Thursday, January 27, 2011

Finder's keepers?

One thing I have noticed is Bilbo's tendency to stumble upon things that aren't his and take them for himself. While lost in the goblin caves, he stumbles upon the Ring in the dark and puts it in his pocket "almost without thinking," (The Hobbit, Ch. V). It is almost impossible to see this as an accident, but rather as fate/destiny because the caves are miles long, pitch black, and The Ring is very small. Later, in the depths of the Lonely Mountain, Bilbo finds the Arkenstone. He takes this as well when his arm "went towards it drawn by its enchantment," (The Hobbit, Ch. XIII). Admittedly, being drawn towards and taking a bright gem that he knows rightfully belongs to someone else is rather different from picking up an insignificant trinket off the floor. However, both instances have much greater repercussions in the future. Bilbo also has a difficult time giving up both items. The Arkenstone he gives in an effort to stop a war; the Ring he gives up only at Gandalf's urging. I see Bilbo's encounter with the Arkenstone as a foil for the more important relationship he has with the Ring. I think Tolkien used both instances to emphasize the importance of fate (stumbling upon both items because Bilbo was meant to) and free choice (freely giving up both powerful objects for different reasons and to different ends).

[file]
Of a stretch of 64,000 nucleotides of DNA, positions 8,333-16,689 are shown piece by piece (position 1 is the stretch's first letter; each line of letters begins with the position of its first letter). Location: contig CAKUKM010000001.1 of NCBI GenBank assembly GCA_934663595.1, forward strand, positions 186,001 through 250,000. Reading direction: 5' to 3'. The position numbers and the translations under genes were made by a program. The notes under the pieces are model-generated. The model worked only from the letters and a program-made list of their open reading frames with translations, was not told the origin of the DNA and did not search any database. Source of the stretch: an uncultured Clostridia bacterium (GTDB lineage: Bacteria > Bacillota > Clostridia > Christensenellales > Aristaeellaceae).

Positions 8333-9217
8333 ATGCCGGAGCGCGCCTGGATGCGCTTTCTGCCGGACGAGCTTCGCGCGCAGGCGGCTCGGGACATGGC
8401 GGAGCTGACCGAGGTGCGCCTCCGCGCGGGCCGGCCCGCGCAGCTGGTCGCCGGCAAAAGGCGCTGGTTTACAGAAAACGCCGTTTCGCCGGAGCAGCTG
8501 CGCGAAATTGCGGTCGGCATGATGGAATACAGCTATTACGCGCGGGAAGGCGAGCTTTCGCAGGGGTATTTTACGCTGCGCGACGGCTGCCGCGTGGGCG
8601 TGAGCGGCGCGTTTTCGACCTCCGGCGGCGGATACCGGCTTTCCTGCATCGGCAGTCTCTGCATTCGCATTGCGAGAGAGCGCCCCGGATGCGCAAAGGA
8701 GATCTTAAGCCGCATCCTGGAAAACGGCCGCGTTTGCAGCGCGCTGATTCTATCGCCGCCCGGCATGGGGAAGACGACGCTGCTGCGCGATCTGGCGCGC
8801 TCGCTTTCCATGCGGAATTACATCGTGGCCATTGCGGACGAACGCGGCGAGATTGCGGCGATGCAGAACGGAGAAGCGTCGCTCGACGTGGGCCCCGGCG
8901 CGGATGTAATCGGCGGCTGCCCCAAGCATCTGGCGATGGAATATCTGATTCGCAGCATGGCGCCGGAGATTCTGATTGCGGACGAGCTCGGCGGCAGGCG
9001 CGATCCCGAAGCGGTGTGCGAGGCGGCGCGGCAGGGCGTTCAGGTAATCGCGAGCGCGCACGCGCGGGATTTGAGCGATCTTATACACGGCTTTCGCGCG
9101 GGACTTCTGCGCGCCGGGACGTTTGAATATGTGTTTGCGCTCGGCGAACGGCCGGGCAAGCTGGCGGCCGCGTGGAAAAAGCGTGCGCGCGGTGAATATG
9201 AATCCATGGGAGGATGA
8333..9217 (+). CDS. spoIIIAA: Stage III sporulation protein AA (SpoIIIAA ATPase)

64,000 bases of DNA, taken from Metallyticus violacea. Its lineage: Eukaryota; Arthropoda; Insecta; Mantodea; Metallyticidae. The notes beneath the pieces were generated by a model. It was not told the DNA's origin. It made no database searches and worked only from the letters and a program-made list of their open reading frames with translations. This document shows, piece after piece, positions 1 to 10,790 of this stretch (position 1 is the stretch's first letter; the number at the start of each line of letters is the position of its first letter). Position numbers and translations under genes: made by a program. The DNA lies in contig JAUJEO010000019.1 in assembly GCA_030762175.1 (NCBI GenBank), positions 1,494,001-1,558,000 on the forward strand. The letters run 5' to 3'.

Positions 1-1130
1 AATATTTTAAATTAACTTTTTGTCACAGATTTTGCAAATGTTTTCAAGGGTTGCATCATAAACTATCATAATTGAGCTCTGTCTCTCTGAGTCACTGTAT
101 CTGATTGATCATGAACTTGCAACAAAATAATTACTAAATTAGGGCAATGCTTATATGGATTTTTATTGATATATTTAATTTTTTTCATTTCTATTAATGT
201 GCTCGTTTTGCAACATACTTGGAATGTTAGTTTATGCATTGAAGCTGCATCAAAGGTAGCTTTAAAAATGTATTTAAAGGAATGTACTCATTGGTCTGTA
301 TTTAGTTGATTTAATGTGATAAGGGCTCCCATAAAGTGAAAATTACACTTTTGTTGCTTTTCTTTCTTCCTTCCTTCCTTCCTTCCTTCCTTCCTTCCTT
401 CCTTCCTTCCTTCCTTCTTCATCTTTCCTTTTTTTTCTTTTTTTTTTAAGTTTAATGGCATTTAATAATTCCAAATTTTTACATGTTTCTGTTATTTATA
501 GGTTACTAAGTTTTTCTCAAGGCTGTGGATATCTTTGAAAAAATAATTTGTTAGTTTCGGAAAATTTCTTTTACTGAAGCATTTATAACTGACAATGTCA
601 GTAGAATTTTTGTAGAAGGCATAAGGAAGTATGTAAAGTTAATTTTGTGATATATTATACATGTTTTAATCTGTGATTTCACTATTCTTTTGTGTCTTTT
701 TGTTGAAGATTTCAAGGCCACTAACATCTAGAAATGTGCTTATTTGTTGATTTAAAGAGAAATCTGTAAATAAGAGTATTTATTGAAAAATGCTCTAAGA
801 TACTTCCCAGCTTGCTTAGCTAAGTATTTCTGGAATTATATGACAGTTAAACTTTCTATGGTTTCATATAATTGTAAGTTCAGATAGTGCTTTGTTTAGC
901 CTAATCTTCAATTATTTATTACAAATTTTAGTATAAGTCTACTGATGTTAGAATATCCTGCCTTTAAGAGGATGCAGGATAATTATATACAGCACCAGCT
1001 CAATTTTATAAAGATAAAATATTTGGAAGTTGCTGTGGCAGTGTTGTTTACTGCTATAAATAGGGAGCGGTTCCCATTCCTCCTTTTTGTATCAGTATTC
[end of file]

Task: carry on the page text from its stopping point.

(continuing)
4 comments:

Elladan said...

What if Bilbo's tendency to stumble upon things and claim them as his own is partially due to Gandalf and the Dwarves' constant reminders that he is a "burglar?" In the beginning of the story, Bilbo is tenaciously opposed to the idea of himself as a burglar. However, along the journey, he is constantly pushed into difficult situations by his companions with the only explanation being "you're the burglar!" I agree with all of Elwing's above comments and ideas, but wanted to add this as well.

Radagast said...

I think that's an interesting idea, but it also kind of seems like this is a tendancy of Bilbo's before he sets out. I don't have evidence of him taking things that weren't his before he left, but the quote that Elwing used, that Bilbo took the ring and put it in his pocket "almost without thinking" could show that this was a tendancy he already had. Because at this point, Bilbo isn't thinking that he is a burglar and it's his job to steal; he just does it "without thinking", like a habbit. Just an interesting thought.

Fingolfin said...

I think that this is a prime example of the idea that Tolkien planted in the story of how certain objects or ideas/goals uncontrollably attract people. Bilbo is drawn to both the Ring and the Arkenstone (literally by the Ring and figuratively by the Arkenstone) and Thorin finds himself stunned upon seeing the Arkenstone in someone else's hands. In addition, Thorin's quest is to destroy the dragon while Bilbo's quest is only to return home; however, both do not let ANYTHING deter them from their path, and they ultimately define themselves by their goals and dreams.

Miriel said...

I thought the greed that was shown by the finding of the treasure and the killing of Smaug is very interesting to look at. Everyone was wanting a portion of the treasure so much that they would kill their own allies! Tolkien really made this a big deal, and was trying to make the point that we all have a greed inside of us that can be scary if we don't pay attention to it. Bilbo and Gandalf (in the end) were the only characters that did not desire a portion of the treasure.